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I have an application with a few threads that manipulate data and save the output in different temporary files on a particular directory, in a Linux or a Windows machine. These files eventually need to be erased.

What I want to do is to be able to better separate the files, so I am thinking of doing this by Process ID and Thread ID. This will help the application save disk space because, upon termination of a thread, the whole directory with that thread's files can be erased and leave the rest of the application reuse the corresponding disk space.

Since the application runs on a single instance of the JVM, I assume it will have a single Process ID, which will be that of the JVM, right?

That being the case, the only way to discriminate among these files is to save them in a folder, the name of which will be related to the Thread ID.

Is this approach reasonable, or should I be doing something else?

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up vote 2 down vote accepted can create temporary files for you. As long as you keep a list of those files associated with each thread, you can delete them when the thread exits. You can also mark the files to delete on exit in case a thread does not complete.

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I know of these possibilities, but the application handles a lot of data, so it may run out of disk space well before a thread exits. – PNS Sep 24 '11 at 7:05
How does your program know when it no longer requires each temporary file? Why are you concerned about organizing them if storage seems to be the issue? – CurtisB Sep 24 '11 at 12:22
It does some processing on the file and then can dispose it. I just need to organize them in directories as I described, process them and then erase the entire directory. – PNS Sep 25 '11 at 20:29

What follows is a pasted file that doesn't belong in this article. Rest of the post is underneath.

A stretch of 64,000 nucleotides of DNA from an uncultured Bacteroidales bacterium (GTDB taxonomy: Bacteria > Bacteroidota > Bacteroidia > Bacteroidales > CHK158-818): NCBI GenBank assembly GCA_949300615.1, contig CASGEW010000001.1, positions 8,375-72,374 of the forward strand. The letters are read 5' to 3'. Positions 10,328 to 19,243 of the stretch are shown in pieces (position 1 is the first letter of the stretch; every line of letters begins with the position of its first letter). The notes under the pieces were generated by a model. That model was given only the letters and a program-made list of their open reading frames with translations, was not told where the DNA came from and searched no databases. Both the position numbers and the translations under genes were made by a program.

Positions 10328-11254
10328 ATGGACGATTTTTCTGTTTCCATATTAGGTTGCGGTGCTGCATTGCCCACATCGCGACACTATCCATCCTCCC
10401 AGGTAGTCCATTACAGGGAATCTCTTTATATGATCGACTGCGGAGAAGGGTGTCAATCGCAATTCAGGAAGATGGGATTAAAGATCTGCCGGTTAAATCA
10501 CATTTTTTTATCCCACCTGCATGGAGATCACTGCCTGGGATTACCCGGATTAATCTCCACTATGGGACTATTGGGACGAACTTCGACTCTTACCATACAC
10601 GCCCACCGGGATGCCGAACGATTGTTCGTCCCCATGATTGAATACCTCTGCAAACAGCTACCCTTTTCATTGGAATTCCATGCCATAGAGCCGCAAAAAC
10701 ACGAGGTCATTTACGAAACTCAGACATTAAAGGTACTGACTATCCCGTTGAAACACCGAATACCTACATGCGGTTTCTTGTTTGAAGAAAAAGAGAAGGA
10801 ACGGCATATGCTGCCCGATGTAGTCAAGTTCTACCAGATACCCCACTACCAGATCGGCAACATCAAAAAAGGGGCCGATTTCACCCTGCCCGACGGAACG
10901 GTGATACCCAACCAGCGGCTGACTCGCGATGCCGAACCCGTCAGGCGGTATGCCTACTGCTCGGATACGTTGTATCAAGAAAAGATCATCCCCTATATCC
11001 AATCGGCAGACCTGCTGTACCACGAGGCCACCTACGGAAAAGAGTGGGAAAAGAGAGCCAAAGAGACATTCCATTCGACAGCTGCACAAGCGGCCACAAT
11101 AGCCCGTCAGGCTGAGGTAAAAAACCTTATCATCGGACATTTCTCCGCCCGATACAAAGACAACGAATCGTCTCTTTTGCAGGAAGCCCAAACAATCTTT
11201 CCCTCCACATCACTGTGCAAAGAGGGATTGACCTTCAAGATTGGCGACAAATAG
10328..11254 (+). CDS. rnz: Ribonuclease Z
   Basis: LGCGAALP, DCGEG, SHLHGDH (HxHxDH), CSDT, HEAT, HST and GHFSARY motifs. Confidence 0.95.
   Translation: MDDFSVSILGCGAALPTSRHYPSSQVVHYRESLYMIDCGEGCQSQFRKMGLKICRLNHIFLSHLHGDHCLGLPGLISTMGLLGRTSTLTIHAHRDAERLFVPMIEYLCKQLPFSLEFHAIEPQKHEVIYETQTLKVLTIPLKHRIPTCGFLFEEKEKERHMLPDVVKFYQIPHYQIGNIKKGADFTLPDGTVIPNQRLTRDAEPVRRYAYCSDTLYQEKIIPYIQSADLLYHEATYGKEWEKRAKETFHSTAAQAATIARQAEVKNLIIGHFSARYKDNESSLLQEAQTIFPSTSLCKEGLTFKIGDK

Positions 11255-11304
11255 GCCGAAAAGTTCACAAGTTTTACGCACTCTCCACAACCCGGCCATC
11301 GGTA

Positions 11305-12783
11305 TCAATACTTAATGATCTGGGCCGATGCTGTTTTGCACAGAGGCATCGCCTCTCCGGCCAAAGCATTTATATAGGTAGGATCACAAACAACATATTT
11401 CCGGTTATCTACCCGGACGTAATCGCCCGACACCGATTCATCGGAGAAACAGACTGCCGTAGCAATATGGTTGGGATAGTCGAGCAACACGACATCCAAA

I still don't understand why you want to organize your temporary files by process and thread id. As long as you have a reference to them in your program (ideally a instance), you can delete them very easily, regardless of how they're organized. – CurtisB Sep 25 '11 at 20:38
For a number of reasons, including the possibility that any of the applications (or the server) crashes and leaves data on the disk. These will need to be cleaned up later on. – PNS Oct 5 '11 at 6:52

It seems the simplest solution for this approach is really to extend Thread - never thought I'd see that day.

As P.T. already said Thread IDs are only unique as long as the thread is alive, they can and most certainly will be reused by the OS.

So instead of doing it this way, you use the Thread name that can be specified at construction and to make it simple, just write a small class:

public class MyThread extends Thread {
    private static long ID = 0;

    public MyThread(Runnable r) {
        super(r, getNextName());

    private static synchronized String getNextName() {
         // We can get rid of synchronized with some AtomicLong and so on, 
         // doubt that's necessary though
        return "MyThread " + ID++;


Then you can do something like this:

public static void main(String[] args) throws InterruptedException {
    Thread t = new MyThread(new Runnable() {
        public void run() {
            System.out.println("Name: " + Thread.currentThread().getName());

You have to overwrite all constructors you want to use and always use the MyThread class, but this way you can guarantee a unique mapping - well at least 2^64-1 (negative values are fine too after all) which should be more than enough.

Though I still don't think that's the best approach, possibly better to create some "job" class that contains all necessary information and can clean up its files as soon as it's no longer needed - that way you also can easily use ThreadPools and co where one thread will do more than one job. At the moment you have business logic in a thread - that doesn't strike me as especially good design.

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You're correct, the JVM has one process ID, and all threads in that JVM will share the process id. (It is possible for a JVM to use multiple processes, but AFAIK, no JVM does that.)

A JVM may very well re-use underlying OS threads for multiple Java threads, so there is no guaranteed correlation between a thread exiting in Java and anything similar happening at the OS level.

If you just need to cleanup stale files, sorting the files by their creation timestamp should do the job sufficiently? No need to encode anything special at all in the temporary file names.

Note that PIDs and TIDs are neither guaranteed to be increasing, no guaranteed to be unique across exits. The OS is free to recycle an ID. (In practice the IDs have to wrap around before re-use, but on some machines that can happen after only 32k or 64k processes have been created.

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Cannot cleanup based on time or any other "filesystem" attribute, because the files are thread-specific. – PNS Sep 24 '11 at 7:06

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